The Aadhaar legislation has been passed by Parliament even as a bench of the Supreme Court is considering a challenge on the grounds that it violates the right to privacy. Does the law now tilt the field against this challenge?

It is significant that just when the UID case was being heard in the Supreme Court, the Attorney General argued that privacy was not a fundamental right. He succeeded in putting under a cloud a right that has been part of our constitutional jurisprudence for over 40 years. And yet, at the same time that this argument was being made in the Supreme Court, the government was arguing in another courtroom that privacy being a fundamental right, Section 499 of the IPC [Indian Penal Code], which makes defamation a crime, should not be struck down. There the government was presenting itself as a protector of citizens’ fundamental right to privacy!

The UIDAI has been protesting that there are no privacy problems because all that the authority will do is respond to an authentication request with a “yes” or a “no”. This is not true, and the Bill reflects a part of the problem. The UIDAI collects and organises a database of demographic and biometric information, and it reserves the right to collect other data. So, the collected data have already expanded to include mobile numbers, e-mail addresses, bank accounts and other details of citizens. When the UIDAI receives the authentication requests, it has information about where the request is coming from—banks, employers, hospitals, airline companies, the Railways, shops, or even the Election Commission.

The 2016 Bill legalises “data sharing agreements”. The bureaucrats can then decide when and under what circumstances the information ought to be shared in the “national interest”. A court can direct the sharing of information, including authentication records. The government can take over from the authority “if persistently defaulted in complying with any direction given by the Central government”. The now-infamous Clause 57 permits “any body corporate or person” to “use” the Aadhaar number in pursuance of any law “or any contract to this effect”. Wherever the Bill provides for information to be taken from the UIDAI, the UIDAI has to be heard by the court or the government or an official. But the person whose data are being handed over is not only not heard, he/she is not even to be informed, either immediately or after a length of time.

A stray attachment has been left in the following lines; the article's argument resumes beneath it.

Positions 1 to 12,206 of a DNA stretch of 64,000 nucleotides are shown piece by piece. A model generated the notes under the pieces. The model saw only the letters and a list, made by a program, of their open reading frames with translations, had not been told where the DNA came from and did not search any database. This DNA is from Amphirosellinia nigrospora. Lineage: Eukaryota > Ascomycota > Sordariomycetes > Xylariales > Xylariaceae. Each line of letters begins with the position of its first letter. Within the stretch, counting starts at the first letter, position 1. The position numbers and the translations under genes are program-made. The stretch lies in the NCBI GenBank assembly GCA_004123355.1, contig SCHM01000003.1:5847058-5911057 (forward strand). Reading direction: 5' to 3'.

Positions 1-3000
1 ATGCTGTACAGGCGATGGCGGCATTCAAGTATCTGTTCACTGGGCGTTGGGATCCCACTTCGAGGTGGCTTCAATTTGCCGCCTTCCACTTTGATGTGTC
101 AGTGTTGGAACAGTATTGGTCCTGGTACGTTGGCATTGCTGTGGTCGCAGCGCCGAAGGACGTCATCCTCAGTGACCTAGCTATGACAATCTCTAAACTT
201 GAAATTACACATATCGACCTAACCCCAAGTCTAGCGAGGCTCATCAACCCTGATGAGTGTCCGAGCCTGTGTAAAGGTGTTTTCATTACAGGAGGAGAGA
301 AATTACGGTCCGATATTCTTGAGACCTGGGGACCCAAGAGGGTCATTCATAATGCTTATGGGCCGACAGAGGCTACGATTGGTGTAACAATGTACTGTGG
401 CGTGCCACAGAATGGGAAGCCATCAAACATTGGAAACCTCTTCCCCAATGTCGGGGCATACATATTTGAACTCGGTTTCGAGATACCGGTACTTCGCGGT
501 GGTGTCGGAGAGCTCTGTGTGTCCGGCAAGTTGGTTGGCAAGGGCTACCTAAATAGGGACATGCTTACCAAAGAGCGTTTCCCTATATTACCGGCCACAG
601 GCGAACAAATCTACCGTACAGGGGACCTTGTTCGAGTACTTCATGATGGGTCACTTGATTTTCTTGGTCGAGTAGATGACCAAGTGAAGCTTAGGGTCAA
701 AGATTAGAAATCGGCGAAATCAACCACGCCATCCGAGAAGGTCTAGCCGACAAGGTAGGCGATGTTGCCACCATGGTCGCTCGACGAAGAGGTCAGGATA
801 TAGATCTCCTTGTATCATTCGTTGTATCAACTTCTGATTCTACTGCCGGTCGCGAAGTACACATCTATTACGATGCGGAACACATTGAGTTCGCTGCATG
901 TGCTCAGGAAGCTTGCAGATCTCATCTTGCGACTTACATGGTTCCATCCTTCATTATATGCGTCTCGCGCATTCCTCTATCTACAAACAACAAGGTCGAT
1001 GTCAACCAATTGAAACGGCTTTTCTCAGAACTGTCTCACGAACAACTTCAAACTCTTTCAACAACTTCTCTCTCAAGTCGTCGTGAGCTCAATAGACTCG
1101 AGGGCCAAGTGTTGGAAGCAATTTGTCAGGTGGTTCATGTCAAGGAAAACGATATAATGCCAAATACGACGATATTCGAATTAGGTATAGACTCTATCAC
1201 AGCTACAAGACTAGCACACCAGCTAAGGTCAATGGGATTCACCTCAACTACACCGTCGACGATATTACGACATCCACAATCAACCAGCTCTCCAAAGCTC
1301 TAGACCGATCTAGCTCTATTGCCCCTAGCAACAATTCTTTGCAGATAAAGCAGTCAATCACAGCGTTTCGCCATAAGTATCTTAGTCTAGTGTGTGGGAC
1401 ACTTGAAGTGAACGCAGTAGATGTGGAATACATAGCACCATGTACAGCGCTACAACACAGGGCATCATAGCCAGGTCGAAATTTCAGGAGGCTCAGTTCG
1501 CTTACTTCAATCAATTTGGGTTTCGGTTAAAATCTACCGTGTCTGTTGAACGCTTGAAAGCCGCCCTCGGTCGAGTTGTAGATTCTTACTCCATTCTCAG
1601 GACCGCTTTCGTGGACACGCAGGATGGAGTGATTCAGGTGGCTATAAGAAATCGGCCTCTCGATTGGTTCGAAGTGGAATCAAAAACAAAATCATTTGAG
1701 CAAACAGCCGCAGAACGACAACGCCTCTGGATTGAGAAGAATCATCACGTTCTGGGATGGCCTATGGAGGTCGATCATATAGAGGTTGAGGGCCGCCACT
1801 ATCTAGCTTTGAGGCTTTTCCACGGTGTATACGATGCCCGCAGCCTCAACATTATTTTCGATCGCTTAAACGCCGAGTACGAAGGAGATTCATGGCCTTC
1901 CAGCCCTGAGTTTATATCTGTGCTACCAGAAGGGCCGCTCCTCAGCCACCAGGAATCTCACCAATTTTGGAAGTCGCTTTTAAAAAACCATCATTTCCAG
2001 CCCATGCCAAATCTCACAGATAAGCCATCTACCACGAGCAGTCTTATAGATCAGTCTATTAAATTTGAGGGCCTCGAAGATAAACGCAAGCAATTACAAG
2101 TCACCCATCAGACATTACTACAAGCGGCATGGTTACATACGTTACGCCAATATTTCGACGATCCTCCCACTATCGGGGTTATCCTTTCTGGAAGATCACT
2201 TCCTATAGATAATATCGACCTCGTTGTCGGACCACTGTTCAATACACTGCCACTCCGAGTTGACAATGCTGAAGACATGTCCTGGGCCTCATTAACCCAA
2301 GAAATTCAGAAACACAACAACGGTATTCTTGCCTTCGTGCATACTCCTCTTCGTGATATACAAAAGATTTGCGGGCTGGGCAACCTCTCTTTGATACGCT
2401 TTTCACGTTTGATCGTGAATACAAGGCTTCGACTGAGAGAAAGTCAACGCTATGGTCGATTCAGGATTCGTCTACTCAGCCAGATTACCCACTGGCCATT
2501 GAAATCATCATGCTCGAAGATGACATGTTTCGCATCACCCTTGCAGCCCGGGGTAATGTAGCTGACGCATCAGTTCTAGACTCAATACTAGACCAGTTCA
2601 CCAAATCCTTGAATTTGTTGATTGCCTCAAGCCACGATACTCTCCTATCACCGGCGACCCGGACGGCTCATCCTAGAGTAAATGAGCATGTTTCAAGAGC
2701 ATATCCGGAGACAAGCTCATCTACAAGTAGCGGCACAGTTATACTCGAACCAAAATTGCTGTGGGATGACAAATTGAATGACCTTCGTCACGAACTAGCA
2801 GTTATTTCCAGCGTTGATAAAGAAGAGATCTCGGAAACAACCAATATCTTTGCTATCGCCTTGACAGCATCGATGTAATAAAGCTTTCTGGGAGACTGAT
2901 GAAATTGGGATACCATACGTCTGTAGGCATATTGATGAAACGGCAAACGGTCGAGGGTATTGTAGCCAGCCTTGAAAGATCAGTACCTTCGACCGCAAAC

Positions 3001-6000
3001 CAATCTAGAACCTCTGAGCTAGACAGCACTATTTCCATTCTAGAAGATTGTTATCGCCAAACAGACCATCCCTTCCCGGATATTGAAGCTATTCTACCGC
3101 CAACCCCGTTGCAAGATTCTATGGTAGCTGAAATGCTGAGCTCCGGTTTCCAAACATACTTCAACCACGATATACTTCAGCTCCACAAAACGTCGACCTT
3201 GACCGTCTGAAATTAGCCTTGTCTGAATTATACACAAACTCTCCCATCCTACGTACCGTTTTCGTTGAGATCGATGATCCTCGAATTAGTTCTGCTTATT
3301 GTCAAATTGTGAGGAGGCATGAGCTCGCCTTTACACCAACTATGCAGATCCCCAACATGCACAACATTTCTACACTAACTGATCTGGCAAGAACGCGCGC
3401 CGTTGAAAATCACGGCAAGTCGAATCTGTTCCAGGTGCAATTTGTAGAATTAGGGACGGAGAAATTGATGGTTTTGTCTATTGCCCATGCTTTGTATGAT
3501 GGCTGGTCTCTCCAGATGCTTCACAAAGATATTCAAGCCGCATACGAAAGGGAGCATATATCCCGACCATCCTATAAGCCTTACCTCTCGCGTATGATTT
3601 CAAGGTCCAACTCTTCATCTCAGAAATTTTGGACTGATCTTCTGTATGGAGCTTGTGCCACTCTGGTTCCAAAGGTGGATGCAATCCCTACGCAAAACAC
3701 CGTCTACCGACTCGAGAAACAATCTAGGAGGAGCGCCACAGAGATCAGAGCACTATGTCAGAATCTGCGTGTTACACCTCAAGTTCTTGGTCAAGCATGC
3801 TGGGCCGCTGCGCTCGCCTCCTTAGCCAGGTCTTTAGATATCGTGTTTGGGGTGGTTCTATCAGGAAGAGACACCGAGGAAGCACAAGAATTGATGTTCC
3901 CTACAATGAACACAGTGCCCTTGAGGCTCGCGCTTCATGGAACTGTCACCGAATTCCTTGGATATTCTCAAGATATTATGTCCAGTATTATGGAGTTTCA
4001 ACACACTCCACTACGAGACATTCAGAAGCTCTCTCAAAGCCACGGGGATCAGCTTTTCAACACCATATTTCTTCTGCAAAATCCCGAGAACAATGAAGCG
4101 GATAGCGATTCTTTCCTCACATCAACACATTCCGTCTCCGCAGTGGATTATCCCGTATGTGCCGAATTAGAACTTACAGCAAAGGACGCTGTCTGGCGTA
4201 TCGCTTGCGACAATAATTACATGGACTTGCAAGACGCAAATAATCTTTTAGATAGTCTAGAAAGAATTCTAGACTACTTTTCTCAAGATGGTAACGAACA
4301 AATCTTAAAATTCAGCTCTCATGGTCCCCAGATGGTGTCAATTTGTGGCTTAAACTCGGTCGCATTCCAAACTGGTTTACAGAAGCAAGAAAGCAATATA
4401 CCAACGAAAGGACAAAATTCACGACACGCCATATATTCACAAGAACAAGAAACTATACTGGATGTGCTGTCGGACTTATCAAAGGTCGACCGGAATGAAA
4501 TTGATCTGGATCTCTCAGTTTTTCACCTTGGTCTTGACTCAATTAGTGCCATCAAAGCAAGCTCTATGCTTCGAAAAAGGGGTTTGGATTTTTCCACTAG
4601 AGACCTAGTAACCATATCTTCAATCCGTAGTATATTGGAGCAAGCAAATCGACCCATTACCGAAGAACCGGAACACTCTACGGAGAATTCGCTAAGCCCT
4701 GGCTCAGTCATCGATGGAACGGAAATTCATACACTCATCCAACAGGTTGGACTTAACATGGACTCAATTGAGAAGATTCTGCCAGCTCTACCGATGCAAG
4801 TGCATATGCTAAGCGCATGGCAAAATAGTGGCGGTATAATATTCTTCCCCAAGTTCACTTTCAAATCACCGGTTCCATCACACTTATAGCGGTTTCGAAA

There is no opt-out provision and no question of ever getting off the database. You cede control to the UIDAI once you enrol. The law endorses the one-sided control of citizen information.

But Aadhaar’s proponents claim “core” biometrics would not be disclosed under any circumstance—national security included?

The biometric history of the UID project tells its own story. There is a reason why the UIDAI is keen not to have the biometric database scrutinised, or even seen, by anyone but itself. This is not for the protection of the interests of those on the database. The willingness to share demographic and authentication data, get into data-sharing agreements and allow any person to access the UID database tells us that.

The admitted truth is that biometrics is still being researched. No one is yet sure of the value of the biometrics of such a vast and diverse population. The provision that “core biometrics”—which is everything other than the photograph—will not be given to anyone for any reason— never mind if it is a matter of national security or forensic need—is to shield the faults and fallacies, uncertainties and sure misses from scrutiny.

Why do I say this? Just go back to the time the UIDAI decided to adopt biometrics as the measure of uniqueness. That was in September 2009. What was known about it then? Very little. In January-February 2010, a notice inviting a biometrics consultant was candid: